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Op-Ed: Vaccination is a life and death decision

The modern vaccination system had its beginnings when in the 18th century Edward Jenner, an English doctor, pioneered the concept of vaccination by creating the smallpox vaccine. The name vaccine and vaccination derive from “Variolae, vaccinae,” the term created by Dr. Jenner to designate cowpox.

Smallpox is a contagious, disfiguring, and often fatal disease that has affected humans for thousands of years. Natural smallpox was eliminated worldwide in 1980 because of an unprecedented global immunization campaign. Thanks to Dr. Jenner’s development of the vaccine that eradicated the disease in 1980, it is estimated that more than 200 million lives have been saved.

Other vaccines soon followed, including cholera and plague vaccines created just before the First World War. Then, more vaccines came together to fight tuberculosis, tetanus, and diphtheria. After the war, the vaccines for whooping cough and polio were also added to the life-saving arsenal.

These vaccines provided the path to the modern practice of protecting by vaccinating children as early as six weeks after birth to prevent:

  • Cholera
  • Plague
  • Tuberculosis
  • Tetanus
  • Diphtheria
  • Whooping Cough
  • Polio
  • Meningitis
  • Otitis
  • Pneumonia

So, if you have never suffered from any of these diseases, thank the vaccines.

The fascinating thing is that each vaccine costs less than $1, and each vaccine reduces the chances of children becoming infected by joining with other unvaccinated children. 

Thanks to vaccines, the mortality rate in developed countries is among the lowest in history.  A 2016 Bill & Melinda Gates Foundation-supported study found that for every $1 invested in vaccinations, $16 is saved in healthcare costs, lost wages, and productivity caused by illness and death. The study estimates that the return on preventing disease outweighs the investment of each dollar of vaccines by 44 times.  

Analyzing this reality and considering that 96% of the population of developed countries and 80% of underdeveloped countries, thanks to preventive vaccinations, have reduced the infant mortality rate and, in addition, have eradicated diseases and prevented hundreds of millions of contagions.

We make this analysis in direct reference to the situation we have in Puerto Rico, the United States, and in some parts of the world with people who refuse to be vaccinated against COVID-19. More than 4.48 billion vaccine doses have been administered worldwide, which is equivalent to 58 doses for every 100 people.

Let’s look at the top 15 countries with the highest vaccination levels for both doses:

  1. Malta 79%
  2. U.A.E. 73%
  3. Iceland 71%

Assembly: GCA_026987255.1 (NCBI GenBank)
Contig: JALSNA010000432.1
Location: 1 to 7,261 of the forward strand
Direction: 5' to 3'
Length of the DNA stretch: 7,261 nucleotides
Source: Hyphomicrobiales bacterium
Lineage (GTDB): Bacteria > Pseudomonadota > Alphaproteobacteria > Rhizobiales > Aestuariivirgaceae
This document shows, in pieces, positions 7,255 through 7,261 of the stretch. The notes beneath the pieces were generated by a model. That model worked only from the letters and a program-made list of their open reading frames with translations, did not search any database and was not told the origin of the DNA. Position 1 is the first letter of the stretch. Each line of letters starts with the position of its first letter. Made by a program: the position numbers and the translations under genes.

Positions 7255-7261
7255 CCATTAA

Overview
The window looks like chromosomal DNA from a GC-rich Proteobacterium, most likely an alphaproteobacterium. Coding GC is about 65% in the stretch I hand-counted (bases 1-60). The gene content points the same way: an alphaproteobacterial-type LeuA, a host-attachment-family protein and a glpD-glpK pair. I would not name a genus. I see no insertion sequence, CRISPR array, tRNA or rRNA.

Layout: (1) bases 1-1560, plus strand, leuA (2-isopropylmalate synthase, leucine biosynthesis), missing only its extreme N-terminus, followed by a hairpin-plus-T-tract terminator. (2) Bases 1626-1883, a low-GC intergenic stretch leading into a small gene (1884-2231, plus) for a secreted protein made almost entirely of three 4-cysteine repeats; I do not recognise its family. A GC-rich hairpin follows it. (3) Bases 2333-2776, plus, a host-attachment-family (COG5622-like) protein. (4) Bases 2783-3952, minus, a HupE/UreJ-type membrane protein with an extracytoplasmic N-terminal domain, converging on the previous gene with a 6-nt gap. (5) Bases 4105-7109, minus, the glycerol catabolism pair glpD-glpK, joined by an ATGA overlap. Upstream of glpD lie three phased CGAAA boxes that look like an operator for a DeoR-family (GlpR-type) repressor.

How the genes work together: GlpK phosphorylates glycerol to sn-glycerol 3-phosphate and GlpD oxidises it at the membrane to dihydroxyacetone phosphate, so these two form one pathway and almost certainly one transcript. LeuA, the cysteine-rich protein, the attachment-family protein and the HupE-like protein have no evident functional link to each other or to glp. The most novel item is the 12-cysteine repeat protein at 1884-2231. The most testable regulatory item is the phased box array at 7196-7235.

4. Singapore 68%
  5. Uruguay 67%
  6. Bahrain 65%
  7. Chile 65%
  8. Belgium 64%
  9. Qatar 64%
  10. Aruba 63%
  11. Mongolia 62%
  12. Bhutan 62%
  13. Canada 62%
  14. Denmark 60%
  15. Israel 60%.

The obligatory question is how the United States and Puerto Rico rank in comparison to these countries.

  • The United States is #33 with 50%.
  • Puerto Rico would be #5 with 67.2%. However, we were included the US stats.

Although I don’t have all the elements to determine why there are so many people refusing to get vaccinated, I would venture to think the following:

  1. In the United States, the COVID-19 issue has become politicized, to the point that many Republican states have very low vaccination averages.
  2. Disinformation is rampant; the internet is full of numbers with the dubious origin and questionable results.
  3. We have replaced scientific reports, either from the World Health Organization or John Hopkins and Mayo Clinic, with Facebook live or YouTube videos of people with no medical expertise or relevance.

Author Francisco Rodríguez-Castro is president of Birling Capital.

In conclusion, now that the much more contagious Delta variant is sweeping the United States and Puerto Rico, we have noticed an increase in the levels of concern. For example:

  • 78% of US citizens are concerned about the new variant Delta coronavirus;
  • 52% of the population now thinks that returning to all daily activities is risky; in fact, there has already been a decrease in visits to most restaurants;
  • 62% of the population has stopped visiting family and friends; and,
  • 57% of the population is wearing masks 100% of the time.

So, if you are one of those people who eats alcapurrias, bacalaítos, morcillas, mondongo, cuajo, cuerito de lechón, drinks pitorro, maví, or eats a raspberry or tamarind piragua, know that the vaccine will do you much less harm.

In the face of these risks, the most adequate, effective, and appropriate solution is to get vaccinated for COVID-19 to preserve your health, family, and life.

Do the right thing protect yourself and your loved ones by vaccinating.

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This story was written by our staff based on a press release.

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